or again the lack of activities.

    • by TubeSteak ( 669689 ) on Tuesday January 20, 2009 @09:22PM (#26540045) Journal

      Oh this is going to be a boon to compliance monitoring. With that kind of 24/7 monitoring
      it becomes easy to really lock down a person's life.

      boon to compliance monitoring != an increase in compliance.

      Visit 1.
      Doctor: Patient, you need to do A,B,C
      Patient: Doctor, I understand that I need to do A,B,C
      Reality: XY% of patients do whatever they want

      Visit 2.
      Doctor: The tests show that you aren't making as much progress as you should be.
      Patient: I know, [endless list of excuses] is why I haven't.

      The only way to lock down a person's life is to literally lock it down.
      That's why everyone who can afford it does in-patient therapy/rehab/weight loss (or gain)/etc.

      • Re: (Score:3, Funny)

        by Muad'Dave ( 255648 )
        It does if the pill, on its way out, releases Habanero juice into your guts if it detects that you've been a bad boy and not taken your meds.
  • by syousef ( 465911 ) on Tuesday January 20, 2009 @07:07PM (#26538291) Journal

    Anyone else reading the article think "Hot damn! Now I'll be able to do that PhD, get laid, get rich and retire in 5 years. I just have to pop lots of pills"? Sometimes reading the article (or even the summary in this case) can be a real bummer. I should've known better.

    • I know you're joking, but wanted to allay a common misconception.

      A Ph. D. doesn't work that way, and however helpful intelligence might be to getting one, it isn't sufficient alone. You also need a large degree of tolerance for absurdity. Actually, I've found Ph. D. comics [] to be a pretty accurate portrayal of the sort of stuff that goes on in grad. school and academia.

      • by syousef ( 465911 )

        A Ph. D. doesn't work that way, and however helpful intelligence might be to getting one, it isn't sufficient alone. You also need a large degree of tolerance for absurdity.

        I know. I have a Masters. Part of me wonders if I'll regret never having gone for a PhD. However I could never tolerate the BS and it would be a hellish few years of my life with next to no a way it's too late for me anyway. I 33, married, and have a 5 month old. If I were going to get a PhD. I should have done it by now, befor

      • add to that a tolerance for vindictive assholery too... or the willingness to out asshole the guy(s) with power over you...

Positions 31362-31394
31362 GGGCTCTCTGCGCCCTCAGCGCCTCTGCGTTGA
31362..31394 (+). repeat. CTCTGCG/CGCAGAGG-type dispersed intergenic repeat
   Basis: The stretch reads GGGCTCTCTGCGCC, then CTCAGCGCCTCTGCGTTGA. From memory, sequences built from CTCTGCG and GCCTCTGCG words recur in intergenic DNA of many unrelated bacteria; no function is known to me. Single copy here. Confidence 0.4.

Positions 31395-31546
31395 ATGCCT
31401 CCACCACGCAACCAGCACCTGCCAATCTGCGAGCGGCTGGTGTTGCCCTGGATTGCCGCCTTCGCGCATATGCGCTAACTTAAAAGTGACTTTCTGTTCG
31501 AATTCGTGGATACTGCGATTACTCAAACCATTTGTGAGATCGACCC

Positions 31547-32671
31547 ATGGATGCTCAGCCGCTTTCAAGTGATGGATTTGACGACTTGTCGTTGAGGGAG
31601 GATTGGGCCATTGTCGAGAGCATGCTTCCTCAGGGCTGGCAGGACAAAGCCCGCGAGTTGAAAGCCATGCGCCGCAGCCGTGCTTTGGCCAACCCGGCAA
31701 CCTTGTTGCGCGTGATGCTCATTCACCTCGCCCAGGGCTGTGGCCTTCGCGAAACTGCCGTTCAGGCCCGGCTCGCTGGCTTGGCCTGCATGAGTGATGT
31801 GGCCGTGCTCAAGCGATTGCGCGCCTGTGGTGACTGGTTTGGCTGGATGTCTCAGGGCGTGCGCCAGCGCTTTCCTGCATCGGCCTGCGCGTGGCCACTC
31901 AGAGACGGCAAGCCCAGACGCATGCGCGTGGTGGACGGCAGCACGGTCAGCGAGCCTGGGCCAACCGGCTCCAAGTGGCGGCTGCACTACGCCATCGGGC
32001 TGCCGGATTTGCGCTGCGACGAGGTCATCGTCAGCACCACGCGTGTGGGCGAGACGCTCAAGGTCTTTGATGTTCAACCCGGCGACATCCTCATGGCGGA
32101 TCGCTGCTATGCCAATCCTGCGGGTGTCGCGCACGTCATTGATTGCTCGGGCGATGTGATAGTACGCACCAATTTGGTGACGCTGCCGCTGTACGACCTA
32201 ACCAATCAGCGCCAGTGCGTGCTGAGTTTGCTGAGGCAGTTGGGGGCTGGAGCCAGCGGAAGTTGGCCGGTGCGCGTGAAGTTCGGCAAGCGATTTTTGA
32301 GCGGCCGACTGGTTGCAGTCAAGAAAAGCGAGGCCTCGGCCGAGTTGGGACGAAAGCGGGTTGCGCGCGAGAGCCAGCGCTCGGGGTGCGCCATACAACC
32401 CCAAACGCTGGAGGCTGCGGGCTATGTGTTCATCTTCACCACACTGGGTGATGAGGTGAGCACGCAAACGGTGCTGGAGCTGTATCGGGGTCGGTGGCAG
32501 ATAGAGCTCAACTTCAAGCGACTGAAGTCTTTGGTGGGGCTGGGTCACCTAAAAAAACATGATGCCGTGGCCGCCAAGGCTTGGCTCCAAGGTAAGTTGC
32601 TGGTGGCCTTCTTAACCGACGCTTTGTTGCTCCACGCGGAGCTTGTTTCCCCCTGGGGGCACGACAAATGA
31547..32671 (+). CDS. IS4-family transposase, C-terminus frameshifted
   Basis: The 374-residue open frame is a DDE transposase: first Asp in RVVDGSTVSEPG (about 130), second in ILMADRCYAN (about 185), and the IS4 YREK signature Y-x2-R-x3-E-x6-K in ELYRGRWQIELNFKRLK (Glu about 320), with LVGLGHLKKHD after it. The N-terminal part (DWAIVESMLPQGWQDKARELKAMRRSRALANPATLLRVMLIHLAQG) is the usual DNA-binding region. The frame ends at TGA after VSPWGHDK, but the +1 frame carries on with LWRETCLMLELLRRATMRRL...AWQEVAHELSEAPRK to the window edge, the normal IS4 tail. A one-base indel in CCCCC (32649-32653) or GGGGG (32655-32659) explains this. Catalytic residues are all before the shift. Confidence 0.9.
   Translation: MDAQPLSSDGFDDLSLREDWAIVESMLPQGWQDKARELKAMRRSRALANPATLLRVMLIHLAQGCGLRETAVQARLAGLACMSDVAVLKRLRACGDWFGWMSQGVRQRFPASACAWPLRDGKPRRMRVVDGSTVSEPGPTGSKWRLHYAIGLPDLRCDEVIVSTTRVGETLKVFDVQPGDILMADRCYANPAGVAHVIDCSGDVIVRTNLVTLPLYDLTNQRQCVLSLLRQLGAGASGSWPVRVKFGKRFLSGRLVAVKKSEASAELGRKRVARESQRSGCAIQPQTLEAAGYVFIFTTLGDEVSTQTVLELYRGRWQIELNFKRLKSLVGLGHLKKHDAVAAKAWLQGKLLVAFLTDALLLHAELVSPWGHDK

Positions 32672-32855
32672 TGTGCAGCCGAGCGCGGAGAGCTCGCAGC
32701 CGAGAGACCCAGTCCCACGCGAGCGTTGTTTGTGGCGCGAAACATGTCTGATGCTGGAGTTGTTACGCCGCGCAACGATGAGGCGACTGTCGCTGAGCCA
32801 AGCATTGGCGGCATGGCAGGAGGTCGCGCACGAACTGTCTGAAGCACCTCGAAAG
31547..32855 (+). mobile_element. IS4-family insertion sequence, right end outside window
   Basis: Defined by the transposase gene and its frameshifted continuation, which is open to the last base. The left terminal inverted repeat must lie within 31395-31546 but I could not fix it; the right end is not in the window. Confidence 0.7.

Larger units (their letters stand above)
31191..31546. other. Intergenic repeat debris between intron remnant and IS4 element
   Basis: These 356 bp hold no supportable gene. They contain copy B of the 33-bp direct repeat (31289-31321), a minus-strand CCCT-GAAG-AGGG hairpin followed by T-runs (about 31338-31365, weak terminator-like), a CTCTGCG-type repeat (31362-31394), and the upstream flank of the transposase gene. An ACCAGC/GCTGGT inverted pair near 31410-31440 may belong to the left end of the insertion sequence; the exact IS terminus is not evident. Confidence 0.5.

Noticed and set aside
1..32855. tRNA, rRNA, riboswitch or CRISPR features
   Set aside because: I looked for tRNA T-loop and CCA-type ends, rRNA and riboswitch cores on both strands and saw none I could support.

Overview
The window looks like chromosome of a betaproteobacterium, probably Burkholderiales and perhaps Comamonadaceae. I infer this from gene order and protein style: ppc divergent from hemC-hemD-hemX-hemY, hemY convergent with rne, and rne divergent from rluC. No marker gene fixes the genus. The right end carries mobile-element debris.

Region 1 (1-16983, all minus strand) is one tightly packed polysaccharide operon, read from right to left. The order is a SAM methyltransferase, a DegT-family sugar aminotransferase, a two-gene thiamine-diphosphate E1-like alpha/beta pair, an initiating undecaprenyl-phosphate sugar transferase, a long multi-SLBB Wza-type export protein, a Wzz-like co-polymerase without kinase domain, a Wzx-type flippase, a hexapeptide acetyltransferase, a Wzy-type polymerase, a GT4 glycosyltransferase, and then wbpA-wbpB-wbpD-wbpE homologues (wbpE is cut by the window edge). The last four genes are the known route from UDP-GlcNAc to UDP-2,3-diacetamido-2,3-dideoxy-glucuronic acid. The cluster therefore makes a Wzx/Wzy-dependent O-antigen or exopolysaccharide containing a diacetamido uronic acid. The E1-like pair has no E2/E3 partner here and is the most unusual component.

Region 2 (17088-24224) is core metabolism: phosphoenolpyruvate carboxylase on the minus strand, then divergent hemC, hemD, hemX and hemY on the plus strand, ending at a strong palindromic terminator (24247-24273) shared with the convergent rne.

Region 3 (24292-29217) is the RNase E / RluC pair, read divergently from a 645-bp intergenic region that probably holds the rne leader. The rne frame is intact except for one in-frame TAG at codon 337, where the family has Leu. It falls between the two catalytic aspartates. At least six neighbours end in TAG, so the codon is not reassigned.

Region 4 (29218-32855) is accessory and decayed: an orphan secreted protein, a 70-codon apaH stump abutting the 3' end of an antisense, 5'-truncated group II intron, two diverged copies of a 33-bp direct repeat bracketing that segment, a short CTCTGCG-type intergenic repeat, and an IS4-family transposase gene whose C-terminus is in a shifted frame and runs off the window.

And the ability/willingness to choke back the truth when it tries to escape your throat... hardest thing I ever had to do as a Ph.D. student was not tell one of my committee members how frigging stupid he was when he asked a question that was answered by the previous 10 minutes of explanation in my defence... sort of like:

        me: and so if you put hot air in the balloon it expands and
  • by Mesa MIke ( 1193721 ) on Tuesday January 20, 2009 @07:14PM (#26538377) Homepage

    ..rabbit shit!"

    "See, you're getting smarter already!"

  • by ItsJustAPseudonym ( 1259172 ) on Tuesday January 20, 2009 @07:14PM (#26538381)

    Proteus ingestible event markers (IEMs) are tiny, digestible sensors made from food ingredients, which are activated by stomach fluids after swallowing.

    The IEM is manufactured on silicon wafers...

    Last I checked, humans cannot digest silicon, so this thing is not entirely "made from food ingredients".
    Also, I would have been mighty surprised if food ingredients could transmit digital signals.

    • "Manufactured on" doesn't mean "manufactured out of" so I think you may be jumping to conclusions. The silicon may just form a working surface for the manufacturing process.

      • Maybe, but why would they use silicon at all, then? If they can do the DSP using food-based circuits, then they would not need silicon.
        I would definitely like to see more detail from them.
  • by Dachannien ( 617929 ) on Tuesday January 20, 2009 @07:16PM (#26538419)

    Fry: I can't swallow that!
    Farnsworth: Well then, good news! It's a suppository.

    • by HTH NE1 ( 675604 )

      Yeah, as reference humor, IMO this situation calls more for a rephrasing of the line thus:

      Subject: Edible "Intelligent Pills"

      Good news! It's not a suppository!

      and waiting for someone to claim "edible pill" was redundant and posting it as a reply to that. But you've pulled the trigger on that joke.

      Instead now I'll have to find an opportunity to compare "Intelligent Pills" to to "Intelligent Deuterium Ore". Oh, I just did. Well, crap.

  • Once this is combined with Dr Schlock's inflatable technology, Zuul will be unleashed as a giant intelligent edible marshmallow.

  • by JumpDrive ( 1437895 ) on Tuesday January 20, 2009 @07:23PM (#26538523)
    And all this time the aliens have been probing my ass, when all's they had to do is make me swallow a pill.
    Those bastards.
  • Thom Yorke: Do you take those... those intelligence drugs?

    SG: I don't need intelligent drugs, Thom, because I don't know what they are. But I will put anything into my mouth that's offered to me, whether it's meant to go there or not! Because... I'm different.

    Thom Yorke (laughing): It's because your weird!

  • by PPH ( 736903 ) on Tuesday January 20, 2009 @07:37PM (#26538697)

    ... to mix these intelligence pills with booze? That way we could break even.

  • Smart pills? (Score:1, Offtopic)

    by LoRdTAW ( 99712 )

    Ah! These are the opposite of the stupid pills Mr. Potato head spoke of. Interesting.

  • by joeyblades ( 785896 ) on Tuesday January 20, 2009 @07:52PM (#26538865)

    Nit pick, but suppositories not withstanding, most pills are edible...